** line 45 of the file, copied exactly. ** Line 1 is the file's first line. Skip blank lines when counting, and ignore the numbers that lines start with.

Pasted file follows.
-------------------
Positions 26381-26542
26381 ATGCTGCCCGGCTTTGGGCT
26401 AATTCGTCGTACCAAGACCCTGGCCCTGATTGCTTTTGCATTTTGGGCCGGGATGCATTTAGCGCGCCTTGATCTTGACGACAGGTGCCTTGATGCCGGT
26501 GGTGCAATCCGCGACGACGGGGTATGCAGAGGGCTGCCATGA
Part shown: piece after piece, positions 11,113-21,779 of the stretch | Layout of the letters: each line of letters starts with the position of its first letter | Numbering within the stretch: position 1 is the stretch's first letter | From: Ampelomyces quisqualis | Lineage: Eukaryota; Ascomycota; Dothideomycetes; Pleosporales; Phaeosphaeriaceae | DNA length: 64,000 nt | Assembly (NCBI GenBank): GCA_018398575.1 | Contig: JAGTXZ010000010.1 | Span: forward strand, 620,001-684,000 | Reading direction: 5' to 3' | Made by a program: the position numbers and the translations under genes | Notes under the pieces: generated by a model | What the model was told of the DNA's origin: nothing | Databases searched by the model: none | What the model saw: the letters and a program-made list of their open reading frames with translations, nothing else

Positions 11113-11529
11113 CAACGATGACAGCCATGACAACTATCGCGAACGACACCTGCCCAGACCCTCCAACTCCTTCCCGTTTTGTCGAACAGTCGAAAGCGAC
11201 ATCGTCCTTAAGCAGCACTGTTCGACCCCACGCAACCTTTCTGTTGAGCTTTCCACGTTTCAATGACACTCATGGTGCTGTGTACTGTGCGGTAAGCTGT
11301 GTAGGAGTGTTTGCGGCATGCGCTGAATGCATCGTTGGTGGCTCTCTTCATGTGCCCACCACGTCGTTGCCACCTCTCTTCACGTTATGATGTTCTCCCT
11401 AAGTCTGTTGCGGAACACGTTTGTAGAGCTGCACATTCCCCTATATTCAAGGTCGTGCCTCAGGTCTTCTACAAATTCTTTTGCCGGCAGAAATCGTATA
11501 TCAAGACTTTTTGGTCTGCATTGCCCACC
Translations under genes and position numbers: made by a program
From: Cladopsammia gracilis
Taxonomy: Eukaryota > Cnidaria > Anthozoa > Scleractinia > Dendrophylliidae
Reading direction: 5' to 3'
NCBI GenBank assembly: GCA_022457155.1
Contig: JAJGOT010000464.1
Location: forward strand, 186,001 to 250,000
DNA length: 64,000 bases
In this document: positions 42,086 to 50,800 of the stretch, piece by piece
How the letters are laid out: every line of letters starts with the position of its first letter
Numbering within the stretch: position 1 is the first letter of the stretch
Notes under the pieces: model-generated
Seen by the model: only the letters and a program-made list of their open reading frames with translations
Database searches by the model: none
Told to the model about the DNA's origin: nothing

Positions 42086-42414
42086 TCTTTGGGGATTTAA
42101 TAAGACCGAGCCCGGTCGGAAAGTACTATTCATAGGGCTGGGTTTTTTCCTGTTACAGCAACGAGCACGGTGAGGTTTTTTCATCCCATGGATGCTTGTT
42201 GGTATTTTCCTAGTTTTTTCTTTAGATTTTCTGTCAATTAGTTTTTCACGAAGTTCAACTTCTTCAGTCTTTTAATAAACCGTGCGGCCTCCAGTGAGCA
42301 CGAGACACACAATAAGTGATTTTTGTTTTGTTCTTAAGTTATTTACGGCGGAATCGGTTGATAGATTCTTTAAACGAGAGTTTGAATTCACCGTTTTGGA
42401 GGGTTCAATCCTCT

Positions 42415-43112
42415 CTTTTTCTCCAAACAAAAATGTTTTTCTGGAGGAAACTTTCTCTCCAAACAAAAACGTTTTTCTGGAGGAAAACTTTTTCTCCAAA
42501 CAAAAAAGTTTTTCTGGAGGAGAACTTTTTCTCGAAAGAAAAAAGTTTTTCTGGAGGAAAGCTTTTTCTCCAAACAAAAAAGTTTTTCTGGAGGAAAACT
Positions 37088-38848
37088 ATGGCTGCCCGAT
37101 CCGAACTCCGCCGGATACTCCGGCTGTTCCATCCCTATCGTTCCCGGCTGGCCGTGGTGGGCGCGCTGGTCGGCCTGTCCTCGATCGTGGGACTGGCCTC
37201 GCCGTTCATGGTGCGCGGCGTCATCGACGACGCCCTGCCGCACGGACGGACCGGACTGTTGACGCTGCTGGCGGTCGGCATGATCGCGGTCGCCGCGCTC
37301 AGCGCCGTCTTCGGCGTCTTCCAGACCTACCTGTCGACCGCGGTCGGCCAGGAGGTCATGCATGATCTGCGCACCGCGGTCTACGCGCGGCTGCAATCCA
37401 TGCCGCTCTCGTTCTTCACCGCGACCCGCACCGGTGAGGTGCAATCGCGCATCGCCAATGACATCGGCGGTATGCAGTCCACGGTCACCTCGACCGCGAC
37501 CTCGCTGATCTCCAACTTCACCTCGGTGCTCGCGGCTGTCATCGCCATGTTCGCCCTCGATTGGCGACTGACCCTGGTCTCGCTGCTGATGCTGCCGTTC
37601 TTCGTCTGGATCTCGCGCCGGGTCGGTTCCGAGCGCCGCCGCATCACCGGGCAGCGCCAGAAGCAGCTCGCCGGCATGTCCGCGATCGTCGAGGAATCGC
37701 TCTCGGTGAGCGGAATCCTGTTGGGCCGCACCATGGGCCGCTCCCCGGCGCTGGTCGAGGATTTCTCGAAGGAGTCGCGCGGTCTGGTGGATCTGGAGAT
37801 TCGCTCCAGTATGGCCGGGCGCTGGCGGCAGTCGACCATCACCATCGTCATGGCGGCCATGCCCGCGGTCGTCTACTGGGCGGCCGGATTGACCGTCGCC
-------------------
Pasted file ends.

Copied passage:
37801 TCGCTCCAGTATGGCCGGGCGCTGGCGGCAGTCGACCATCACCATCGTCATGGCGGCCATGCCCGCGGTCGTCTACTGGGCGGCCGGATTGACCGTCGCC